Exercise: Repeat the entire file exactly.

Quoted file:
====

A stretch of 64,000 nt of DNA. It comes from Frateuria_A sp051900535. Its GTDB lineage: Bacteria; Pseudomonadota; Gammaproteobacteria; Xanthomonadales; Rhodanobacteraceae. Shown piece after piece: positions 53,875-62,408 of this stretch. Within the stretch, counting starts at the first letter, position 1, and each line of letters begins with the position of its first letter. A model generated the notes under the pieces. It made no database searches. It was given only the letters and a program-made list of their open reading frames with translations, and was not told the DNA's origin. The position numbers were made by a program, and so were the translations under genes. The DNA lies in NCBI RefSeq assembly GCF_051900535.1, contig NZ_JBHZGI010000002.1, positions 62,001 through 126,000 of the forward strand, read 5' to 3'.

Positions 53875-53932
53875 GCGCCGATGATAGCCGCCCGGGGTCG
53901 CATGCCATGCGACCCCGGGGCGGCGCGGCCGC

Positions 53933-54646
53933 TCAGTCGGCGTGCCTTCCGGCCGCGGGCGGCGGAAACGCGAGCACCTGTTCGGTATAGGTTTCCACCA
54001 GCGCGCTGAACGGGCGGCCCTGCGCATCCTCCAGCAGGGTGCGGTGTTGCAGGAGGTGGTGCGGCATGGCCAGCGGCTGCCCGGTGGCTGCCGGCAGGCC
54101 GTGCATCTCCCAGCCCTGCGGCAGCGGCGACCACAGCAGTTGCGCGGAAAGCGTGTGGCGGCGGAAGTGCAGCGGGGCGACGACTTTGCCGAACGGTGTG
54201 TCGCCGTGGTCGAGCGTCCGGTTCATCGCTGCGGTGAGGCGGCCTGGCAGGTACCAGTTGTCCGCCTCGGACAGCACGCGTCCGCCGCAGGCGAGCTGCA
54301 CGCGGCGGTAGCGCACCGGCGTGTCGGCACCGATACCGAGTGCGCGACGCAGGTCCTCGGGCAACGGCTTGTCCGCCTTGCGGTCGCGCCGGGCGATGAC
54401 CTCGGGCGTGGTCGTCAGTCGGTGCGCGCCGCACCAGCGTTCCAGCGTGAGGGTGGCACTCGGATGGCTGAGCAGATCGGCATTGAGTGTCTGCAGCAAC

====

A stretch of 64,000 nt of DNA. It comes from Frateuria_A sp051900535. Its GTDB lineage: Bacteria; Pseudomonadota; Gammaproteobacteria; Xanthomonadales; Rhodanobacteraceae. Shown piece after piece: positions 53,875-62,408 of this stretch. Within the stretch, counting starts at the first letter, position 1, and each line of letters begins with the position of its first letter. A model generated the notes under the pieces. It made no database searches. It was given only the letters and a program-made list of their open reading frames with translations, and was not told the DNA's origin. The position numbers were made by a program, and so were the translations under genes. The DNA lies in NCBI RefSeq assembly GCF_051900535.1, contig NZ_JBHZGI010000002.1, positions 62,001 through 126,000 of the forward strand, read 5' to 3'.

Positions 53875-53932
53875 GCGCCGATGATAGCCGCCCGGGGTCG
53901 CATGCCATGCGACCCCGGGGCGGCGCGGCCGC

Positions 53933-54646
53933 TCAGTCGGCGTGCCTTCCGGCCGCGGGCGGCGGAAACGCGAGCACCTGTTCGGTATAGGTTTCCACCA
54001 GCGCGCTGAACGGGCGGCCCTGCGCATCCTCCAGCAGGGTGCGGTGTTGCAGGAGGTGGTGCGGCATGGCCAGCGGCTGCCCGGTGGCTGCCGGCAGGCC
54101 GTGCATCTCCCAGCCCTGCGGCAGCGGCGACCACAGCAGTTGCGCGGAAAGCGTGTGGCGGCGGAAGTGCAGCGGGGCGACGACTTTGCCGAACGGTGTG
54201 TCGCCGTGGTCGAGCGTCCGGTTCATCGCTGCGGTGAGGCGGCCTGGCAGGTACCAGTTGTCCGCCTCGGACAGCACGCGTCCGCCGCAGGCGAGCTGCA
54301 CGCGGCGGTAGCGCACCGGCGTGTCGGCACCGATACCGAGTGCGCGACGCAGGTCCTCGGGCAACGGCTTGTCCGCCTTGCGGTCGCGCCGGGCGATGAC
54401 CTCGGGCGTGGTCGTCAGTCGGTGCGCGCCGCACCAGCGTTCCAGCGTGAGGGTGGCACTCGGATGGCTGAGCAGATCGGCATTGAGTGTCTGCAGCAAC